In recent years, Newport has put in effort to make more information available to its Spanish-speaking population. The school district, where over 15 percent of students are English Language Learners, now has a Spanish speaker who can interpret in every school. During city emergencies, like a water main break that occurred this month, alerts are released in both English and Spanish.

But many Spanish speakers still encounter significant language barriers when trying to engage in public meetings or fill out city forms, said Councilor Elizabeth Fuerte. It comes up when couples apply for marriage licenses, and when people consider starting a business.

“When you’re going to fill out the paperwork, it’s intimidating,” Fuerte told The Public’s Radio. “It’s intimidating in English — imagine in Spanish when you don’t understand the asks of information on a form!”

Fuerte said she hopes the city’s language access discussions will go beyond translating documents, and explore how to make public spaces and meetings more accessible to residents who do not speak English. While Newport’s City Hall is currently closed to the public, Fuerte suggested that more signage in Spanish could be helpful.

“Knowing that the city invites you because they utilize your language to make that known, makes a big difference for our folks,” she said.

According to the City Council’s resolution, city staff will create the language access plan by working with community members to identify language needs and purchasing new tools for translation.

Any language access plan will have to be cost-effective, as Newport officials anticipate a tight budget this year. But Mayor Jeanne-Marie Napolitano said she was surprised by how many new tools exist for efficiently translating documents.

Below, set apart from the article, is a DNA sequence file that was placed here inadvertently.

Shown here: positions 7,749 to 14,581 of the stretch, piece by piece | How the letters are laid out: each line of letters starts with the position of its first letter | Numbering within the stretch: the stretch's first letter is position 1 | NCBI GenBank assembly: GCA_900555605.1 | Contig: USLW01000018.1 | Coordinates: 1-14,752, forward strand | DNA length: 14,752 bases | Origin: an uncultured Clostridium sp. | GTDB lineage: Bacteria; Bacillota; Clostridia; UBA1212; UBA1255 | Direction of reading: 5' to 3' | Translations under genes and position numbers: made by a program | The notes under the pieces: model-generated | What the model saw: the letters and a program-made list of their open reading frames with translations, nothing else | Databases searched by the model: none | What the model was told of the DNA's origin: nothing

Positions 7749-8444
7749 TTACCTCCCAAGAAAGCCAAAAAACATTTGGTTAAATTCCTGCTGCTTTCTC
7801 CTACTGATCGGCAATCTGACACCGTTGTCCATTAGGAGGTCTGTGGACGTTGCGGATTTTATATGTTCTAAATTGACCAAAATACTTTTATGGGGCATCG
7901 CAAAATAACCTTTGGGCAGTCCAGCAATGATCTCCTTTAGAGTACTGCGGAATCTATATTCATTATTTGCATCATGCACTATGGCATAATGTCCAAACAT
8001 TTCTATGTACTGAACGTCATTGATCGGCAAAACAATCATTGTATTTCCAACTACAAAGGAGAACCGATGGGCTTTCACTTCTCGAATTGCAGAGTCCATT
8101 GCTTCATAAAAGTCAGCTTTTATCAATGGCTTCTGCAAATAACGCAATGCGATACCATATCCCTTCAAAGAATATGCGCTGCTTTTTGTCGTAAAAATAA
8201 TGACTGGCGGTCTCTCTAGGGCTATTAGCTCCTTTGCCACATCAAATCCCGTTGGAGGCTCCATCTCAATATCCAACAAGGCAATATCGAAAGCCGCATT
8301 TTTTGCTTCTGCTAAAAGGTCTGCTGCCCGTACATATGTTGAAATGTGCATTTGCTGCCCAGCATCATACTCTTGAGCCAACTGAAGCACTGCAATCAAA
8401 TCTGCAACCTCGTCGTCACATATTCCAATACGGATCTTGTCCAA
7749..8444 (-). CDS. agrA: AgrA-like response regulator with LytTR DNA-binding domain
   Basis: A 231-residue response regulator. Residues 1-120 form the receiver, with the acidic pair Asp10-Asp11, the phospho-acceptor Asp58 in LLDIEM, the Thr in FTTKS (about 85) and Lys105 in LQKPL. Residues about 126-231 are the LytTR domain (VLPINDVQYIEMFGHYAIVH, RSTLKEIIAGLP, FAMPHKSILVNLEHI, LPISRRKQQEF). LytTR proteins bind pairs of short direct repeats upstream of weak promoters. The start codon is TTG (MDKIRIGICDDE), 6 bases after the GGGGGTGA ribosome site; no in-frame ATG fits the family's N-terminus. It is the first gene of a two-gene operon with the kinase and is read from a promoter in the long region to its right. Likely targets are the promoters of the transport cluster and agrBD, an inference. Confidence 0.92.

“I think technology is on our side, and I do think there are things that we can do probably better,” Napolitano said during the Council meeting. “So it’s well worth taking a look at this.”

The city’s plan should also examine how to establish better channels for communication with Spanish speakers, said Rebekah Gomez, who runs Conexión Latina Newport, an organization that supports and advocates for local Hispanic families.

“The language is super, super important, but it’s also how it’s getting to them,” Gomez said at Wednesday’s City Council meeting. She added that even when information is translated into Spanish, it often does not reach the residents who need it most.

Councilor Fuerte, who presented the resolution, said a language access plan will send an inclusive message to Hispanic residents, many of whom help drive Newport’s hospitality industry.

“They sustain the economy by working in the hotels and our restaurants,” she said. “So I just think it’s a step in the right direction — that we need to make them feel they belong here, and that they are a part of Newport.”

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Antonia Ayres-Brown is the Newport Reporter for The Public’s Radio. She can be reached at